More recently, in October 2003, Mike Bevin of Forgotten History joined the effort, developing the database application that now runs the Cooperative Research website. His website featured several timelines focusing on the numerous historical events that the US media and population have seemingly “forgotten.” These timelines now make up the History of US Interventions project.
On April 1, 2003, we launched the new dynamic version of the website. Ten months later, in mid-February 2005, we completed the beta version of the contribution system that allows people to add and edit timeline entries online.
What people are saying about the Center for Cooperative Research
From the acknowledgements of House of Bush, House of Saud by Craig Unger
“The Center for Cooperative Research is another valuable Internet tool. Because I made a practice of citing original sources, it does not appear in my notes nearly as often as it might. However, its timelines about 911 and related issues often helped me find exactly what I was looking for. I highly recommend it to anyone doing research on 9/11 and I encourage its support.”
From the acknowledgements of Cover-Up by Peter Lance
“As mentioned throughout, I was blessed in this state of my research with access to Paul Thompson’s remarkable timelines from the Center for Cooperative Research each citation in that database is supported by a news story from the mainstream media. … Any research, reporter, or scholar with an interest in the war on terror would consider the Cooperative Research timelines a bonanza of open source information.”
From the acknowledgements of 911 Commission Report: Omissions and Distortions by David Ray Griffin.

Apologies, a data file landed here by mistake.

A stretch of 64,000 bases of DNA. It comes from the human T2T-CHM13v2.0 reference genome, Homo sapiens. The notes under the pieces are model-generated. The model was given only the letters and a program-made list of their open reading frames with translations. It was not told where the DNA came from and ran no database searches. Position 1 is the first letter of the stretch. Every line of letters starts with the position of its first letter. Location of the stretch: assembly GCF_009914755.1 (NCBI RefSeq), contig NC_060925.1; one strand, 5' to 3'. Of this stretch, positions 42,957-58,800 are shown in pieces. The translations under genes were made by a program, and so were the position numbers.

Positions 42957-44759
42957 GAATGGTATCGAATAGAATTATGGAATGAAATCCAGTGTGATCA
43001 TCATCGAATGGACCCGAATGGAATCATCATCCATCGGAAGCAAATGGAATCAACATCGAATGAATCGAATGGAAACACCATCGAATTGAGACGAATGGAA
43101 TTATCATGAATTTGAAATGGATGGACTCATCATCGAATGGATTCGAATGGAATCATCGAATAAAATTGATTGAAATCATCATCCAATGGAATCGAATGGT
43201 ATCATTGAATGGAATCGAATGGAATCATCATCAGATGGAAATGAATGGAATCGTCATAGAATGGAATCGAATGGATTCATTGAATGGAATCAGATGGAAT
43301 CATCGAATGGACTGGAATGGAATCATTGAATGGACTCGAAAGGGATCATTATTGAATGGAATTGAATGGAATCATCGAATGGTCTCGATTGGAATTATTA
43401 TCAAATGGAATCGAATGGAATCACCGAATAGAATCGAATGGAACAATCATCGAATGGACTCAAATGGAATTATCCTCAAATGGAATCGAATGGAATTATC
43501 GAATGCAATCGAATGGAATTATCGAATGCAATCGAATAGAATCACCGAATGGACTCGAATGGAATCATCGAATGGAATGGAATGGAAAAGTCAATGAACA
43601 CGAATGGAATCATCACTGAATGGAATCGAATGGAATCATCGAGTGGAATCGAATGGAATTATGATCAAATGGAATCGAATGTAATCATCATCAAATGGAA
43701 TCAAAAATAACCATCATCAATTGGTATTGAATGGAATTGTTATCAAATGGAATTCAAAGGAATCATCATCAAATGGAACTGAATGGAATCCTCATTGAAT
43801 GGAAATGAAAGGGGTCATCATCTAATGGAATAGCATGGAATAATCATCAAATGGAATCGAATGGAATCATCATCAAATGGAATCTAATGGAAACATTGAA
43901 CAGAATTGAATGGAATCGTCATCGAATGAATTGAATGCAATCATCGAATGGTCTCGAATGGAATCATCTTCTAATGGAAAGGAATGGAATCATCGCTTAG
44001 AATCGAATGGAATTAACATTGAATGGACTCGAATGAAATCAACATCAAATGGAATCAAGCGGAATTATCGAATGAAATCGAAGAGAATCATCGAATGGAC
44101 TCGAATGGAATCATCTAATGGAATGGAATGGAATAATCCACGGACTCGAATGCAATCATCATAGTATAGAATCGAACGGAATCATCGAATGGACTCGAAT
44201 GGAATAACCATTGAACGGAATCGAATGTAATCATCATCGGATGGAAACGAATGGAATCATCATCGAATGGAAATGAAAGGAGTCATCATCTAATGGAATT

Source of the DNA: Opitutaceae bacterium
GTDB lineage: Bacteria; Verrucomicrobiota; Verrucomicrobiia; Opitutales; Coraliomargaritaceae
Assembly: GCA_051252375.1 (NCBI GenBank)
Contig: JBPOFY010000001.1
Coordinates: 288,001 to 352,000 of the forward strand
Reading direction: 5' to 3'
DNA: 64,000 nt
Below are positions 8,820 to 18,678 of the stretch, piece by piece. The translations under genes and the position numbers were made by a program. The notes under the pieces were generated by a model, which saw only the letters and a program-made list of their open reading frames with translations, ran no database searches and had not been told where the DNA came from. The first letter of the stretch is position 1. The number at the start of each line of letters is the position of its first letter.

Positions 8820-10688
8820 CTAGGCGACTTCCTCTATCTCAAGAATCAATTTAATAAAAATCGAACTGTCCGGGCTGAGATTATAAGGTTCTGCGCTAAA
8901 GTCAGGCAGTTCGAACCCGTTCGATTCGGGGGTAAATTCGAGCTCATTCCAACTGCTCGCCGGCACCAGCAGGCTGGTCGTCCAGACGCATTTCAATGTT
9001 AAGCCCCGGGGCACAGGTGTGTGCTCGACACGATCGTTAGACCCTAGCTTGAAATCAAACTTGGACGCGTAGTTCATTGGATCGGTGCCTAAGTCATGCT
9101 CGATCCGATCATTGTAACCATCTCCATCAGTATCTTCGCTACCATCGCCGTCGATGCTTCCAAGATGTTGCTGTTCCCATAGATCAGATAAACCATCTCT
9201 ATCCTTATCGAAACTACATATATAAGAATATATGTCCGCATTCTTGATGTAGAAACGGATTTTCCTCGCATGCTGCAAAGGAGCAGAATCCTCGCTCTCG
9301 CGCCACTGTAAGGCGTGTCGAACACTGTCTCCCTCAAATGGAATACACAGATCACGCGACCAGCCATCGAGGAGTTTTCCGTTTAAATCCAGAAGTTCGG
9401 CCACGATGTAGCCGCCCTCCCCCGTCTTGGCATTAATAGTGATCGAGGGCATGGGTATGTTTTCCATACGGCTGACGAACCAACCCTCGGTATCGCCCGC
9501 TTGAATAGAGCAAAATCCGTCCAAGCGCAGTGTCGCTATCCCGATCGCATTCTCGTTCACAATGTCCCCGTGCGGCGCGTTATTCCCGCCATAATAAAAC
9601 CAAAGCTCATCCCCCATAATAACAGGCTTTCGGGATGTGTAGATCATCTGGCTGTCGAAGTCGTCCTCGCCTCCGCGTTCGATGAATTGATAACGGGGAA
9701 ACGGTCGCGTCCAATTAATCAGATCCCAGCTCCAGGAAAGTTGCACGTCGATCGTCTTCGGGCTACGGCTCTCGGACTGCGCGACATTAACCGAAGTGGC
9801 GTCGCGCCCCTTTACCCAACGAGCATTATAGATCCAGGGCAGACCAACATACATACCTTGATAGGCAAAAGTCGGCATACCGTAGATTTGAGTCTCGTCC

“[M]y greatest dependence was on Paul Thompson’s timeline … [at the Center for Cooperative Research’s website]”
Visitors to the Center for Cooperative Research website.
“This site is so brilliant. Thank you for doing it!” – Suzanne DeBolt
“Your organization and your Web site truly realize the potential of the Internet for collaborative study, research, and understanding. This is one of the best, if not the best, resource on the Web for detailed, unbiased, and unfiltered analysis of recent events.” – Peter Orvetti
“… absolutely brilliant website, of great value to all! Splendid work.” – Nigel
“I just want to let all of you know what an absolutely amazing website cooperative research is. It has been the most informative site I have come across and I tell EVERYONE about it. I can not even begin to imagine the time and effort put into making this site what it is, and it amazes me how much it has grown over the past year (after finding it while doing research for an English paper for college.) Keep up the outstanding work, I can speak for many people when I say it is appreciated and making a difference.” – Amanda Rae
“…yours is the very best site I have found. And you gave me hope when it was hard to come by.” – Kathryn Welch, Blacksburg, VA
“I consider your project as one of the most important web-based projects aimed at combating what I call political amnesia.” – Morten Nielsen